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Obama's Speech:

I usually make a point of not watching convention speeches, State of the Union addresses, and the like, because I can't stand politicians' blather. But I couldn't resist the opportunity to watch such a historic event--the acceptance speech of the first African American major party nominee.

So here's my purely stylistic take. I've heard Obama's speeches a few other times, and found him to be an unusually compelling speaker, in large part because he delivers his speeches so naturally, as if he's speaking extemporaneously. I was disappointed at first, this time. I thought he got off to a slow start, and sounded like he was reading from a text prepared by someone else. His initial attacks on McCain also seemed that way. Once he got past that, though, he got better and better, until he reached near perfection when he spoke of MLK. I would have ended the speech there.

Beyond that, I thought he should have looked more often directly at the camera, and less at the audience--better to play to tens of millions than to 84,000. And the missing visual, from my perspective, was Bill and Hillary cheering wildly for their recent opponent.

Consider this an open thread on the speech.

UPDATE: Why no comment on the substance from me? I'm not a political expert, so I have no idea how the speech will "play in Peoria." And I can't otherwise take the substance of a speech like this seriously. Some people watch politicians give speeches like this and see statesmen. I see Joe Isuzu.

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64 Comments
Weighing In On Obama's Speech:

I want disagree with David Bernstein's somewhat tepid praise and second Jim Lindgren's more effusive praise of Barack Obama's acceptance speech. Everyone knows Obama can give a good speech, but this was his best. Three highlights: (1) Directly challenging John McCain on national security. Obama forcefully made the case that judgment matters more than experience. (2) Juxtaposing his aggressive agenda of government programs with a call for personal responsibility — critical for appealing to centrists. (3) Identifying common ground on the polarizing issues of abortion, gay marriage, and gun control — critical to his agenda of bringing people together. Moving the event to the football stadium, identified by pundits as a risky move, proved to be a masterstroke. The visual affect was awesome. By comparison, McCain is bound to look small, unimportant, and unpopular when he gives his acceptance speech next week.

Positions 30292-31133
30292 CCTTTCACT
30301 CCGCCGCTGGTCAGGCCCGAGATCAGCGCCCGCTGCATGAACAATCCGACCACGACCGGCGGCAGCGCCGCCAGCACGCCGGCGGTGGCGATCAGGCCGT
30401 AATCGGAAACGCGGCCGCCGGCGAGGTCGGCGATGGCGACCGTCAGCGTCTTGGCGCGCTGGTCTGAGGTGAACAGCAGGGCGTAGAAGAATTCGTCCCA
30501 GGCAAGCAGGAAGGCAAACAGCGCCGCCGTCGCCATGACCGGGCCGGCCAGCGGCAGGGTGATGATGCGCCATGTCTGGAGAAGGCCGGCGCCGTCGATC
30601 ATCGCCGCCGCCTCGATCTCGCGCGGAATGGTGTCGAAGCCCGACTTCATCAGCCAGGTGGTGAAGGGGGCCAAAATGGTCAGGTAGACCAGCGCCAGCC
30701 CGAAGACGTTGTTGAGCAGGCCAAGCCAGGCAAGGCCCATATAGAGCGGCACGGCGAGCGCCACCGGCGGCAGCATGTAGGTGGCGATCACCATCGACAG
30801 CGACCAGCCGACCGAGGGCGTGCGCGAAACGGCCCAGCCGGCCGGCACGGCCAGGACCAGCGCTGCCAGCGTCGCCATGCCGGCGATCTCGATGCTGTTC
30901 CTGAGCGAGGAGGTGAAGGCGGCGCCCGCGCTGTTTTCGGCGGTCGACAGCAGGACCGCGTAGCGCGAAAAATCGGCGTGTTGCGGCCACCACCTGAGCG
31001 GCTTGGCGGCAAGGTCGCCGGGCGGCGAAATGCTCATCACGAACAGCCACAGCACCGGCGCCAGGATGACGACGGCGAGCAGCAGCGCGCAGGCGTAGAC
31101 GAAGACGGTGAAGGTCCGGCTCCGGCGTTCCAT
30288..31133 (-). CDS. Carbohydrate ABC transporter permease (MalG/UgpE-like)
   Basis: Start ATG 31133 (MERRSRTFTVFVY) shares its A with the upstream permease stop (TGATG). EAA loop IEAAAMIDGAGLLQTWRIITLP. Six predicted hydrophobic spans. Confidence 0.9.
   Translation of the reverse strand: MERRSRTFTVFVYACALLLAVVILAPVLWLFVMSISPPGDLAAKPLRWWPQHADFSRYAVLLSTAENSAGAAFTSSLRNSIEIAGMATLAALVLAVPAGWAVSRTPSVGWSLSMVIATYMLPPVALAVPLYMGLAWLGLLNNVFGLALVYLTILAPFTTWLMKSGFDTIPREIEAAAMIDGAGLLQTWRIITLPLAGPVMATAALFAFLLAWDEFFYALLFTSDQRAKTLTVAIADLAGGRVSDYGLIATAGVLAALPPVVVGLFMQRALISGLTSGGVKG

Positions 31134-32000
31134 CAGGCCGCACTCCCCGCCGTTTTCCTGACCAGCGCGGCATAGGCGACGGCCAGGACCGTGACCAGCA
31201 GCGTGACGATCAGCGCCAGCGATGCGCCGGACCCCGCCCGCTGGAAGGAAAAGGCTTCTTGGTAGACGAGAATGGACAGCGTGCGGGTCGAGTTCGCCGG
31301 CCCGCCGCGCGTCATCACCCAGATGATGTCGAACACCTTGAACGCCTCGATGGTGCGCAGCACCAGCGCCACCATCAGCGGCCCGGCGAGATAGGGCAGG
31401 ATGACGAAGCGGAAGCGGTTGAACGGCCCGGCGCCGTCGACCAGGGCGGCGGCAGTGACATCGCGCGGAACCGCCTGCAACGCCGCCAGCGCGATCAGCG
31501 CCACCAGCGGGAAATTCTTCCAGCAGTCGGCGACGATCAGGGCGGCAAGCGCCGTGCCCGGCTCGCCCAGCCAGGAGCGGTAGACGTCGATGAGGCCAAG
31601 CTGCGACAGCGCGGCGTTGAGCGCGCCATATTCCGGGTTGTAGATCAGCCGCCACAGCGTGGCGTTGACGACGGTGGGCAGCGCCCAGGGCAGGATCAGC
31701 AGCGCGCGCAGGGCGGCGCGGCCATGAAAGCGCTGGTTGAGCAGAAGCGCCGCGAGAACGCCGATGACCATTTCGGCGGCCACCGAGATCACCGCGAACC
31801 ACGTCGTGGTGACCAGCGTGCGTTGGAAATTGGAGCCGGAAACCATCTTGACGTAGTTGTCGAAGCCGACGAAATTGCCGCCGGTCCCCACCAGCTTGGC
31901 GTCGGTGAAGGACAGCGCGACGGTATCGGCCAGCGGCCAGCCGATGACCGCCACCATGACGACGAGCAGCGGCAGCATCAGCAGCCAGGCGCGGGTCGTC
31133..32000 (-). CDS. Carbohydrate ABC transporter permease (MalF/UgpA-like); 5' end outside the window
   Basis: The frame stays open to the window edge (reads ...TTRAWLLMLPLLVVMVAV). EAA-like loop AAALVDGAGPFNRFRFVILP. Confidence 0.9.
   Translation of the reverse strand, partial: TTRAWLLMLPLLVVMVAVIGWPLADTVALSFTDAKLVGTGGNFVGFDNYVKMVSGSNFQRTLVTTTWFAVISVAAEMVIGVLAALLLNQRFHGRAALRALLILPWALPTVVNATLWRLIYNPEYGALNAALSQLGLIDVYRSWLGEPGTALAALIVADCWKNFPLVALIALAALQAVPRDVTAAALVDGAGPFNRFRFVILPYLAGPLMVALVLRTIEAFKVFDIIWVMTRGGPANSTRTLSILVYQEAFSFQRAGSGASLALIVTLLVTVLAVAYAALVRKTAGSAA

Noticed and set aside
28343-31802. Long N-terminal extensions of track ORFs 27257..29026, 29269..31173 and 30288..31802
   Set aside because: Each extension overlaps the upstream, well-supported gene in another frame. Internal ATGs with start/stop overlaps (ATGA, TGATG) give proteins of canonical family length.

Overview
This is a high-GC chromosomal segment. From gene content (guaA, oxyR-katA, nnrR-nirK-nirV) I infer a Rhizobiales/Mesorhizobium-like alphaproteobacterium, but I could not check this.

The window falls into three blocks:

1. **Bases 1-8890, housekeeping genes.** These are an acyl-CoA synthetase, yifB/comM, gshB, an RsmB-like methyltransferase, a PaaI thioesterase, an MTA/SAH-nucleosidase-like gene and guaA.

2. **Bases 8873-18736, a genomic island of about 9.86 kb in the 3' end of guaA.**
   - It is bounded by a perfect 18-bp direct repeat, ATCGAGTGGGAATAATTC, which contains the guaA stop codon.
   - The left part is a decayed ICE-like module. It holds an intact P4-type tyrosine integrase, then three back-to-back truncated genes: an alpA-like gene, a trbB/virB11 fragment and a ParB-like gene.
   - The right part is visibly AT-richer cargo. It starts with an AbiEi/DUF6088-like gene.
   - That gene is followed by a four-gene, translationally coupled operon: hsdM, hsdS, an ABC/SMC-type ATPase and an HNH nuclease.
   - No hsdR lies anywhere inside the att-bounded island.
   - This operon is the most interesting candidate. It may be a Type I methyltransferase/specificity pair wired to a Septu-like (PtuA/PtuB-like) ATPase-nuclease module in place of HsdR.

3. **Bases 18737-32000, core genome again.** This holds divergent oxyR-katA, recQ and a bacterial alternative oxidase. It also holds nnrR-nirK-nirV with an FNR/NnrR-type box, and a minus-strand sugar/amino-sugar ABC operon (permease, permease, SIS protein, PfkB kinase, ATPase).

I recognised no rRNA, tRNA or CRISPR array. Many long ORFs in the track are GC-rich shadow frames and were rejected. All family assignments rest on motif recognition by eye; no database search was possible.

There were two weaknesses of the speech, one of commission, one of ommission: (1) Claiming that he could pay for his domestic proposals by closing tax loopholes and eliminating unnecessary government programs (without even naming the targets) was utterly unconvincing. Better to say nothing about the financing than to call attention in this way to the fact that his proposals are expensive. (2) Failing to attack the Bush administration for trampling the Constitution, trashing privacy rights, and mistreating prisoners of war. It might have made sense not to highlight Bush's support of torture, since McCain clearly opposed this and can use that issue to distance himself from the President, but there is lot more in this area Obama could have gone after.

Related Posts (on one page):

  1. Weighing In On Obama's Speech:
  2. Obama's Speech:
39 Comments